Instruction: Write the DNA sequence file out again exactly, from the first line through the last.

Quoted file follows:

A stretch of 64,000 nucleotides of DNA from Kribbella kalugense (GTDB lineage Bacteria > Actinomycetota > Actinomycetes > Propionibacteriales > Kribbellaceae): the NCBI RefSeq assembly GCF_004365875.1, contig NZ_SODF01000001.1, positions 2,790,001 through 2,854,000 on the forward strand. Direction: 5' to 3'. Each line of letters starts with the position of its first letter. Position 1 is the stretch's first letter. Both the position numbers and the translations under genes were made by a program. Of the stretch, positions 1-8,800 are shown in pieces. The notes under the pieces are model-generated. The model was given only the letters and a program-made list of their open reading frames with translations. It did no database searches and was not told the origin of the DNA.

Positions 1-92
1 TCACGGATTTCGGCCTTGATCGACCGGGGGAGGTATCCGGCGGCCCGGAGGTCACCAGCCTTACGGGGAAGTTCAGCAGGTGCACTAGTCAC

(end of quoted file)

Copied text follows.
A stretch of 64,000 nucleotides of DNA from Kribbella kalugense (GTDB lineage Bacteria > Actinomycetota > Actinomycetes > Propionibacteriales > Kribbellaceae): the NCBI RefSeq assembly GCF_004365875.1, contig NZ_SODF01000001.1, positions 2,790,001 through 2,854,000 on the forward strand. Direction: 5' to 3'. Each line of letters starts with the position of its first letter. Position 1 is the stretch's first letter. Both the position numbers and the translations under genes were made by a program. Of the stretch, positions 1-8,800 are shown in pieces. The notes under the pieces are model-generated. The model was given only the letters and a program-made list of their open reading frames with translations. It did no database searches and was not told the origin of the DNA.

Positions 1-92
1 TCACGGATTTCGGCCTTGATCGACCGGGGGAGGTATCCGGCGGCCCGGAGGTCACCAGCCTTACGGGGAAGTTCAGCAGGTGCACTAGTCAC